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Last Updated: Sunday, 3 April, 2005, 04:17 GMT 05:17 UK
Australians killed in quake crash
Ethnic Chinese mourners in Gunung Sitoli
Nias bore the brunt of Monday night's earthquake
Nine Australian military personnel were killed when their helicopter crashed during relief operations on the quake-hit Indonesian island of Nias.

Another two military personnel were seriously injured when the Sea King came down late on Saturday near the main town of Gunung Sitoli.

Australian Prime Minister John Howard said the incident was "heart-breaking" and would be investigated.

An estimated 1,300 people were killed in Monday night's earthquake.

Aid workers from around the world have arrived on the island to bring relief supplies and rescue survivors.

The helicopter was from an Australian navy medical ship, the HMAS Kanimbla, which arrived at the island on Saturday, after providing tsunami relief for three months in Indonesia's Aceh province.

Those killed in the crash were five sailors from the Australian navy, three air force personnel and one army officer.

The pilot had not reported any problems before the crash.

"We're not sure (what went wrong). We know the helicopter was flying at low height about the time the crash occurred," Gen Peter Cosgrove told reporters in the Australia capital, Canberra.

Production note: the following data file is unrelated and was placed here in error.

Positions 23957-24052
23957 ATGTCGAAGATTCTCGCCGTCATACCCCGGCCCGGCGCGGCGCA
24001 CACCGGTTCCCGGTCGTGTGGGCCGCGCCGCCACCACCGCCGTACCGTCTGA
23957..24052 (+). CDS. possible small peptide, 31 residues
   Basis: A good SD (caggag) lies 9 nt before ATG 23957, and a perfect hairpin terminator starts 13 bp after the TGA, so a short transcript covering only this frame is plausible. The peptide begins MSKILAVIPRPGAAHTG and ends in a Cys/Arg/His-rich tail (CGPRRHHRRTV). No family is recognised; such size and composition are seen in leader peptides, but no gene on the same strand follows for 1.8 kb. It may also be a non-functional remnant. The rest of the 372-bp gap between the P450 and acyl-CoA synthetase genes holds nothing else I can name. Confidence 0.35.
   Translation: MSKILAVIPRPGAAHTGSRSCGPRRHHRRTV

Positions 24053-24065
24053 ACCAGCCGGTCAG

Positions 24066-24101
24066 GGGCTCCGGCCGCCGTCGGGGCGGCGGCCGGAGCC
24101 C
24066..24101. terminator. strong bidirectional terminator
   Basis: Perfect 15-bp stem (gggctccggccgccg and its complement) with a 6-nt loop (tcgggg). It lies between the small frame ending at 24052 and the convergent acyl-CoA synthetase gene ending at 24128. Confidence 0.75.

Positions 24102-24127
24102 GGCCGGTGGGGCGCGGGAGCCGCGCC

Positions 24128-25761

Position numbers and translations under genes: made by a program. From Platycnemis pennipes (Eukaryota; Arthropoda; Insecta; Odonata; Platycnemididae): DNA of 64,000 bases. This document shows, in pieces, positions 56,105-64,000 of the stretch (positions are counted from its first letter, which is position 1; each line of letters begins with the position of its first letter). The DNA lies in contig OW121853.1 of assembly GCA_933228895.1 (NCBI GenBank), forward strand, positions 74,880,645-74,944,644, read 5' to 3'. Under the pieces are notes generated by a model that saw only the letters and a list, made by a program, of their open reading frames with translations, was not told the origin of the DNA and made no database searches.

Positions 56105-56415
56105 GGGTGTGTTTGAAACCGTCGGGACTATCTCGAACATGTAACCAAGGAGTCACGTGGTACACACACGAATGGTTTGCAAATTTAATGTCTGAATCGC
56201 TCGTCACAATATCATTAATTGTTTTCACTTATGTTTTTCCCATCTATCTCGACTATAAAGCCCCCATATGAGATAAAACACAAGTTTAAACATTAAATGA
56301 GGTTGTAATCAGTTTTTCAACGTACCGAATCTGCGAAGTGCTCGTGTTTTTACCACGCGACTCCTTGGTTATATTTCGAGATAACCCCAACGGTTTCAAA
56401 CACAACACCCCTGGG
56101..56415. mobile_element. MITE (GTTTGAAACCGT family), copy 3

Missing boat

The BBC's Rachel Harvey, on the Indonesian island of Sumatra, says outside help is desperately needed on Nias, and helicopters are the only effective way of distributing aid and evacuating casualties from more remote areas of the island.

Poor weather has made flying difficult and rescue teams have still to reach remote parts of the island.

It has also affected conditions at sea. A boat chartered by a German aid agency has gone missing with six people on board.

Earlier on Saturday, the morale among rescue workers was boosted when a man was pulled alive from the rubble in Gunung Sitoli.

One international aid agency, Oxfam, said on Saturday that aid workers were on the move at last.

"People are moving out of town for the first time in a serious way today," Oxfam official Alex Renton told Reuters news agency by telephone from Gunung Sitoli.

"Outside town, things are still very unclear," he said, adding that he believed only about 10% of the 5,600 sq km (2,100 sq mile) island had been assessed by aid agencies.

The Indonesian government has said there is no food shortage but problems with distribution, and has promised to send more helicopters and ships from the mainland.

Gunung Sitoli has been without electricity, and the water purification system has been down.

Hope of finding earthquake survivors is fading

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